1. Prepayment penalties
When you refinance your mortgage, you break your existing mortgage agreement and apply for a new one. Breaking your mortgage results in a prepayment penalty charged by your bank. The prepayment penalty is calculated as either the three months’ interest or the interest rate differential (IRD), whichever is greater. To find out your prepayment penalty, use the Ratehub.ca Penalty Calculator, or call your lender and ask. Prepayment penalties can be quite significant, ranging from several thousand to tens of thousands of dollars, so it is essential to have this information to decide whether refinancing is worthwhile.
In my case, my mortgage was up for renewal in about eight months. My mortgage is on the smaller side (around $220,000), so the prepayment penalty was around $1,200 – a reasonable amount for this refinance.
2. Extra costs
On top of your prepayment penalty, there are other costs associated with refinancing your mortgage. Here’s a breakdown of the fees you may pay:
- Mortgage discharge fee ($200-$350)
- Mortgage registration fee ($70)
- Legal fees ($700 – $1,000)
While none of these fees are excessive, they must be paid upfront and can catch you by surprise if you aren’t prepared for them. In my case, the extra $5,000 I added to my mortgage amount more than covered the fees I incurred.
3. Qualification problems
Finally, 2020 was a turbulent year, and if you experienced financial upheaval, you aren’t alone. Refinancing your home involves applying for an entirely new mortgage, which means you’ll need to prove you can afford your monthly mortgage payments. Your lender will use your credit score, income, and debt information to determine whether you qualify for your mortgage amount. Requiring this information means that if you’ve recently become unemployed, taken on new debt, or missed payment resulting in a lowered credit score, you may not be able to qualify for a new mortgage at this time.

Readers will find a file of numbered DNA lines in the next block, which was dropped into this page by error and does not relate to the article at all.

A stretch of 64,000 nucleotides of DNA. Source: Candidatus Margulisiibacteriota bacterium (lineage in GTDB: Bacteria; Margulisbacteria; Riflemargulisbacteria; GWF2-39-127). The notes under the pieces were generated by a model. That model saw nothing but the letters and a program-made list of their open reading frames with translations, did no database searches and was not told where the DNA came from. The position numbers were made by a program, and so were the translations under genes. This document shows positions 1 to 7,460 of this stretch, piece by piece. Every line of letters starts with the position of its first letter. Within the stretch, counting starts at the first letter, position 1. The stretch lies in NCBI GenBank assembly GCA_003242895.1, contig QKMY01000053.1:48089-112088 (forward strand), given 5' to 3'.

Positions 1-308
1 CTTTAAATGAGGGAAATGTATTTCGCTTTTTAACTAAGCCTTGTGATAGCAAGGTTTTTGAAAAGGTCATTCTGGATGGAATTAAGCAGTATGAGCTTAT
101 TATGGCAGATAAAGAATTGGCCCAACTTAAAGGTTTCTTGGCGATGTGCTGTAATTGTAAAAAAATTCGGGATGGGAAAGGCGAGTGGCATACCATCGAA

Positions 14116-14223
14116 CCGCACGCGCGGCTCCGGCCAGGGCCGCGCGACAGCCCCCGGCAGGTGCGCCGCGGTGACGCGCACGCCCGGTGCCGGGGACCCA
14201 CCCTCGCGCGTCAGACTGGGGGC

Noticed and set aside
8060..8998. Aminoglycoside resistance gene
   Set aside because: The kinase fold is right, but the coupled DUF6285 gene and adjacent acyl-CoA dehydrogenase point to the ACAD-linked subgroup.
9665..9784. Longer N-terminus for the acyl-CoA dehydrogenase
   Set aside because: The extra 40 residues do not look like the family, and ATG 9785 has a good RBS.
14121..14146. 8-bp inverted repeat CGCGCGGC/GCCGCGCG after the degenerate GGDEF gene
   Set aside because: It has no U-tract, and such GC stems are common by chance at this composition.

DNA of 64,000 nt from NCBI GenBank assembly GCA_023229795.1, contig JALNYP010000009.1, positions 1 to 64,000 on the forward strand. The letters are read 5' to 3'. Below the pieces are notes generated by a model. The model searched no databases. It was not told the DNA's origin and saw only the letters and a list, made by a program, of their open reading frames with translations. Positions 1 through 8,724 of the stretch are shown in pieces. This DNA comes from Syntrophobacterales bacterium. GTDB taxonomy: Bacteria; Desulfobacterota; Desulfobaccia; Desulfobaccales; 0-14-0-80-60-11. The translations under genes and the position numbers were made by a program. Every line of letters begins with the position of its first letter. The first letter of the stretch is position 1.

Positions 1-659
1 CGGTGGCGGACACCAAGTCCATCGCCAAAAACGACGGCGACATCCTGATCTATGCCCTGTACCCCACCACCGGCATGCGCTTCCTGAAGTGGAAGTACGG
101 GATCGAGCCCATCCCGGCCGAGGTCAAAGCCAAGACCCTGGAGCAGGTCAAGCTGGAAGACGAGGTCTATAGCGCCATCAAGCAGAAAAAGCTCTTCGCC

Pros and Cons of refinancing your mortgage
Here are a few things to consider when you’re thinking about refinancing your mortgage.
- Save money by lowering your monthly payment and reducing the total interest paid
- Ability to access up to 80% of the equity in your home for debt consolidation, renovations, and more
- Add stability to your budget by locking in an ultra-low mortgage rate
- Prepayment penalties can cost thousands of dollars
- Extra fees
- Possibly difficulties qualifying due to unemployment or debt
The bottom line
The global pandemic in 2020 led to some genuinely unique economic conditions and some of the lowest mortgage rates on record. Yes, the pandemic was extremely hard on many Canadians, but if you’ve managed to maintain your income, refinancing your mortgage offers benefits. Refinancing allows you to take advantage of low interest rates, helps you save hundreds on your monthly payment and thousands in interest over the long term. If you are considering refinancing, an excellent first step is to contact a mortgage broker, who will ask some basic questions and then shop your application around to lenders to help you secure the best mortgage rate.
As for my refinance story, I ended up refinancing my mortgage through my mortgage broker in January 2021. My mortgage was up for renewal in about eight months, so the extra fees I incurred were worthwhile for the lower interest rate and the subsequently smaller monthly mortgage payment. I plan to save the extra money and build up my emergency fund so that if I do end up losing my job due to the pandemic, I’ll have an extra cash cushion to fall back on and lower monthly costs to manage.